Small temporal differences in water uptake among varities of pearl millet (Pennisetum glaucum (L.) R. Br.) are critical for grain yield under terminal drought.

Authors Organisations
Type Article
Original languageEnglish
Pages (from-to)447-462
Number of pages26
JournalPlant and Soil
Issue number1-2
Early online date10 Apr 2013
Publication statusPublished - Oct 2013
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Background and aim
Intuitively, access to water from the soil at key phenological stages is important for adaptation to drought. This study aimed to assess the temporal pattern of water extraction under terminal drought stress.

Pearl millet genotypes with varying levels of terminal drought tolerance were grown in a lysimetric system with a soil volume and plant spacing similar to field conditions. Water extraction was monitored until maturity under differing water regimes.

The yield did not differ among genotypes under well-watered (WW) conditions, and the water extraction profile of WW plants was similar across all genotypes. In contrast, the yield of sensitive genotypes was 30–100 % lower than that of tolerant lines under water stress (WS). The total volumes of water extracted by tolerant and sensitive genotypes were similar under WS; however, tolerant genotypes extracted less water prior to anthesis, and more water after anthesis. Grain yield was positively related to the amount of water extracted during week three after panicle emergence. Increased water extraction after anthesis benefitted the tillers more than the main culm and was correlated with higher staygreen scores.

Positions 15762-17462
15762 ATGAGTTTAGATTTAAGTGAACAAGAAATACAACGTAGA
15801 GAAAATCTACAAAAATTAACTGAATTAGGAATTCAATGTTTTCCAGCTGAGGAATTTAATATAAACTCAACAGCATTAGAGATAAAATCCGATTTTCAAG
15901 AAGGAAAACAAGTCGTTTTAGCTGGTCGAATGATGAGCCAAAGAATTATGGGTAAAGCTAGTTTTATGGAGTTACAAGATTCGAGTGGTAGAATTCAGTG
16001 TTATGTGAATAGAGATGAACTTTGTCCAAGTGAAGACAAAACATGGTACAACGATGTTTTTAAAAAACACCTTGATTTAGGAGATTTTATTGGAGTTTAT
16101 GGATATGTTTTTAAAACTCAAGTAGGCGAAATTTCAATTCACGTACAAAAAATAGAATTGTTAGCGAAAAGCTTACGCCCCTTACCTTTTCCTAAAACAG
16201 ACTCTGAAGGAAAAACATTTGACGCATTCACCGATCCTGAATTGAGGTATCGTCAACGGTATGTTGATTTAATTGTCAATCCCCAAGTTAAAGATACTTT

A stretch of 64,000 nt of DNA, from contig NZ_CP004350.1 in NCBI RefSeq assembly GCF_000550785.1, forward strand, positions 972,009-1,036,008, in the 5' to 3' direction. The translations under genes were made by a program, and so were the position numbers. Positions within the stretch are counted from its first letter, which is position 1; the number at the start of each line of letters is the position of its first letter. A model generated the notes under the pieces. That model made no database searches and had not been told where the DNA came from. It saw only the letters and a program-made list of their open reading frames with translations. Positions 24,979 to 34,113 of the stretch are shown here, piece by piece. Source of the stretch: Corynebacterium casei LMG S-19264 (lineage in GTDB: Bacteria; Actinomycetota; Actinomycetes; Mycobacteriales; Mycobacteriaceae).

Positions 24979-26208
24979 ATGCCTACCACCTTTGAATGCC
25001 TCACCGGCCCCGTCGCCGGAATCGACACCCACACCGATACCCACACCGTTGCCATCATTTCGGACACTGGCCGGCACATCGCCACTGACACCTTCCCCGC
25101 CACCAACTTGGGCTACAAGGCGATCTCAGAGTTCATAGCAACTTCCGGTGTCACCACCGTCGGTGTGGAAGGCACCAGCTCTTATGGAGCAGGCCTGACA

Increased water uptake after anthesis, which results from earlier water conservation during pre-anthesis, increases yield under terminal drought in pearl millet.


  • Roots, water extraction, lysimeter, drought QTL, water conservation